27 Mar 2009, David Benyon, Operational Risk & Regulation
WASHINGTON, DC - The US Treasury has outlined its framework for regulatory reform in light of the critical gaps and weaknesses exposed in the US regulatory system by the past 18 months of market crisis.
The Treasury breaks down reform into four parts; firstly addressing systemic risk; protecting investors and consumers; eliminating gaps in the regulatory structure; and fostering international co-ordination. The last point will be the major focus of G-20 leaders in London on April 2.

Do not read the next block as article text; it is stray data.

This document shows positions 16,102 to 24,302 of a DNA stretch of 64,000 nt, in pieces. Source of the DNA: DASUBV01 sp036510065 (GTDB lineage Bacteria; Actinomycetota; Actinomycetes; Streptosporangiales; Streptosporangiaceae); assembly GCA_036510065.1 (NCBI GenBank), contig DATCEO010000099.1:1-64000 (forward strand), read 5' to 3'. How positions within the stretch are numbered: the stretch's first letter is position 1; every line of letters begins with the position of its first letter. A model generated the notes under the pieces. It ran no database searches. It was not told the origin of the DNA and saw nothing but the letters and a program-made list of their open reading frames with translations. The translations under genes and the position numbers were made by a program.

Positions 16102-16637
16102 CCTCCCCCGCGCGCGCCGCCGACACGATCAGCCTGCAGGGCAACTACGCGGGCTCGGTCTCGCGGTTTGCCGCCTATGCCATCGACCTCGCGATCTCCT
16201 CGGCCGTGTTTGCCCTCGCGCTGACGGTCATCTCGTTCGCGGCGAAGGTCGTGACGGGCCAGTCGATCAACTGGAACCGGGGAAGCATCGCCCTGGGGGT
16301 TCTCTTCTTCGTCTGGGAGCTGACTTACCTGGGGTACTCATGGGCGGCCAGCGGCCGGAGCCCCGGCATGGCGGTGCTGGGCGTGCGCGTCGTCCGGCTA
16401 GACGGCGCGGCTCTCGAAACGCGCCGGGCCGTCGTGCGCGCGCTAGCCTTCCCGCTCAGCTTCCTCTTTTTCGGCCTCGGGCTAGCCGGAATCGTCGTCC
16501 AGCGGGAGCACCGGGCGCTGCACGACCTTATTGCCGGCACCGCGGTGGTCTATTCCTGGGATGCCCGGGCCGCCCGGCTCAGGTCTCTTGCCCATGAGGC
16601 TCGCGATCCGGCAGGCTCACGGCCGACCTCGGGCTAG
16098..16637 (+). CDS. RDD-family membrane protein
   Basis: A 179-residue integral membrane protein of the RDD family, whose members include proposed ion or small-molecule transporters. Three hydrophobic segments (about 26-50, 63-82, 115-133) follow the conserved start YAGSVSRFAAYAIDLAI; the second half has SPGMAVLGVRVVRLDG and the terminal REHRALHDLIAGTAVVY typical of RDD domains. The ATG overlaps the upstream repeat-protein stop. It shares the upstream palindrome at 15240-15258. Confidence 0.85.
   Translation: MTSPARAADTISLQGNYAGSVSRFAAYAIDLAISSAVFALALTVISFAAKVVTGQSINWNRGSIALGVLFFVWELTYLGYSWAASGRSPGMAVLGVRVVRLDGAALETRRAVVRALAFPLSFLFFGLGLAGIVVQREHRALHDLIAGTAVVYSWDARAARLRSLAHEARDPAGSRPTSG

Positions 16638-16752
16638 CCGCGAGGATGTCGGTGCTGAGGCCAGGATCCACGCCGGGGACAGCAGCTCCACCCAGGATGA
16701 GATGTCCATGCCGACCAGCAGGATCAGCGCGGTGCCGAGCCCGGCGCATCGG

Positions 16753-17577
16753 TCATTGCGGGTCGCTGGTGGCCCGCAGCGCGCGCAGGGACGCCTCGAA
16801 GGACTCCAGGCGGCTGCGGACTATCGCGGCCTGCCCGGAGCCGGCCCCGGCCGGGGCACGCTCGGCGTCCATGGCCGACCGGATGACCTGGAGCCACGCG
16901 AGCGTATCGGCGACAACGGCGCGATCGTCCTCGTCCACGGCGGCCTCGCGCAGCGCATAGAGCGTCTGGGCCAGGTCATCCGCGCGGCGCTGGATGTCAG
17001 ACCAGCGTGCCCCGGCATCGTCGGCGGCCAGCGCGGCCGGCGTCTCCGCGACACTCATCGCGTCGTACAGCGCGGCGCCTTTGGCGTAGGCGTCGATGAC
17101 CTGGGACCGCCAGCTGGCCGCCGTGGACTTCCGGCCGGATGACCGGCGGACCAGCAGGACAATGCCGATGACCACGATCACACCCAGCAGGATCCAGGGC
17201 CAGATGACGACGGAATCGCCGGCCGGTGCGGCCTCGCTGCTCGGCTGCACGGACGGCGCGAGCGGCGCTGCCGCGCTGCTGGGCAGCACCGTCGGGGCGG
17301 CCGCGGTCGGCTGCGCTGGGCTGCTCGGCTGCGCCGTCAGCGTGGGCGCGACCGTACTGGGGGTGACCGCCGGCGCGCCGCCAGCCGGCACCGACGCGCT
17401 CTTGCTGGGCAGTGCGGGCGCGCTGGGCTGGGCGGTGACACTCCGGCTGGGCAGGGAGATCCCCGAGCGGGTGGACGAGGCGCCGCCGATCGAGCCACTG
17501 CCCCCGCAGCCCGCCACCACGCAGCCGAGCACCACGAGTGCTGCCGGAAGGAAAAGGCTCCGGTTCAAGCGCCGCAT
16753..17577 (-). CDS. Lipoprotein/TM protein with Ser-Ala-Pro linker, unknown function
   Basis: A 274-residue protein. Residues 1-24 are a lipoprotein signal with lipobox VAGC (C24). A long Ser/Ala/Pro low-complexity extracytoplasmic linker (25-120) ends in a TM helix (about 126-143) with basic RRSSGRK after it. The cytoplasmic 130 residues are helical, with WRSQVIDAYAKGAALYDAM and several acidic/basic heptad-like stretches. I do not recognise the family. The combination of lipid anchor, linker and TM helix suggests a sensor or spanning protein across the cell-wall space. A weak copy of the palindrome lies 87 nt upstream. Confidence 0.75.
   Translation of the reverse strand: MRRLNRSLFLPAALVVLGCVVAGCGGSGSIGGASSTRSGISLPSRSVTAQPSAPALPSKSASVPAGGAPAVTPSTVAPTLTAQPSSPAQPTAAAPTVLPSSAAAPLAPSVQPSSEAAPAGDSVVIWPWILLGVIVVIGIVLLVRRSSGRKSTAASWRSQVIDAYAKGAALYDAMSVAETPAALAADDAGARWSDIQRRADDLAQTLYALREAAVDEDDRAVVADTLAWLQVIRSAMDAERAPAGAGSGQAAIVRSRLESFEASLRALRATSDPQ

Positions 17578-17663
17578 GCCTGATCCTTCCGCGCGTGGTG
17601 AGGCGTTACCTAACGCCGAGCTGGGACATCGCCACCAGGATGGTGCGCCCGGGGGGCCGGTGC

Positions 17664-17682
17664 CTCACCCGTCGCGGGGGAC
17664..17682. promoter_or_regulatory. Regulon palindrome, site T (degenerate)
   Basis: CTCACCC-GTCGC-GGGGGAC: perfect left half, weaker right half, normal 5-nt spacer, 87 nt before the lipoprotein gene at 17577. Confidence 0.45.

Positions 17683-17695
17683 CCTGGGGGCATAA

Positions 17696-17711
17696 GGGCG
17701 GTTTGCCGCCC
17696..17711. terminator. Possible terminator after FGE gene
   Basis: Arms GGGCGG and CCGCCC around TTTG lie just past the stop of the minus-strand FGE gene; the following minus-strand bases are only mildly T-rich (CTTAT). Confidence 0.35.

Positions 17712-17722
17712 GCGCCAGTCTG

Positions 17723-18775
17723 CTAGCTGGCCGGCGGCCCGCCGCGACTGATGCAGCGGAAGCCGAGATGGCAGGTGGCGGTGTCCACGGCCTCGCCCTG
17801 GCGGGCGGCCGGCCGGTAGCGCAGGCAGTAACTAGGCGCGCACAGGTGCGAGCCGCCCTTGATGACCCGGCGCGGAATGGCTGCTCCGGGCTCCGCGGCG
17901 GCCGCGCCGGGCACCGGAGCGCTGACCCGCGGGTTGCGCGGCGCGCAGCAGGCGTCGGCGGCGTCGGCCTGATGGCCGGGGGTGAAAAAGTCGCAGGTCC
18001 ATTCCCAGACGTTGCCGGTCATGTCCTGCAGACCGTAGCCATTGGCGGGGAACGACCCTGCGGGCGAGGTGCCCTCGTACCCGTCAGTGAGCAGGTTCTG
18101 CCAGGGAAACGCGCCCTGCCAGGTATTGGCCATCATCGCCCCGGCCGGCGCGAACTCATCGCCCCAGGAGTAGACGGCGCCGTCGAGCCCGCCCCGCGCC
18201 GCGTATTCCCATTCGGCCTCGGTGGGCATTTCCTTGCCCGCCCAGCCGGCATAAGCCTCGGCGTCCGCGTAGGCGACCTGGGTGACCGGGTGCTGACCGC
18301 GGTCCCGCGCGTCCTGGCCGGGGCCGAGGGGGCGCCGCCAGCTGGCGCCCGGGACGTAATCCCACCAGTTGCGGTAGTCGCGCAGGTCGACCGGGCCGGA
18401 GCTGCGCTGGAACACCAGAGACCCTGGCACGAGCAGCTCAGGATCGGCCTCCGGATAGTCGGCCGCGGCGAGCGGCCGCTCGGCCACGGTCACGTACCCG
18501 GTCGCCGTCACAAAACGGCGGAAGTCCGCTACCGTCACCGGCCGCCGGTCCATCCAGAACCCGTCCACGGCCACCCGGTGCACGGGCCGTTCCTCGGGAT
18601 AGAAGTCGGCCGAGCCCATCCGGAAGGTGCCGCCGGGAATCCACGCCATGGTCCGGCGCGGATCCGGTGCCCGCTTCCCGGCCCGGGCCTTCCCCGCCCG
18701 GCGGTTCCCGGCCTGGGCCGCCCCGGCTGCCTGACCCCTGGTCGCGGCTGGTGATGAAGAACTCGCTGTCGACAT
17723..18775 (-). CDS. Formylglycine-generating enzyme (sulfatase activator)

"To address these failures will require comprehensive reform - not modest repairs at the margin, but new rules of the road," said Geithner, addressing the House Financial Services Committee. "The new rules must be simpler and more effectively enforced and produce a more stable system, that protects consumers and investors, that rewards innovation and that is able to adapt and evolve with changes in the financial market."
The Treasury framework for regulatory reform can be read here.
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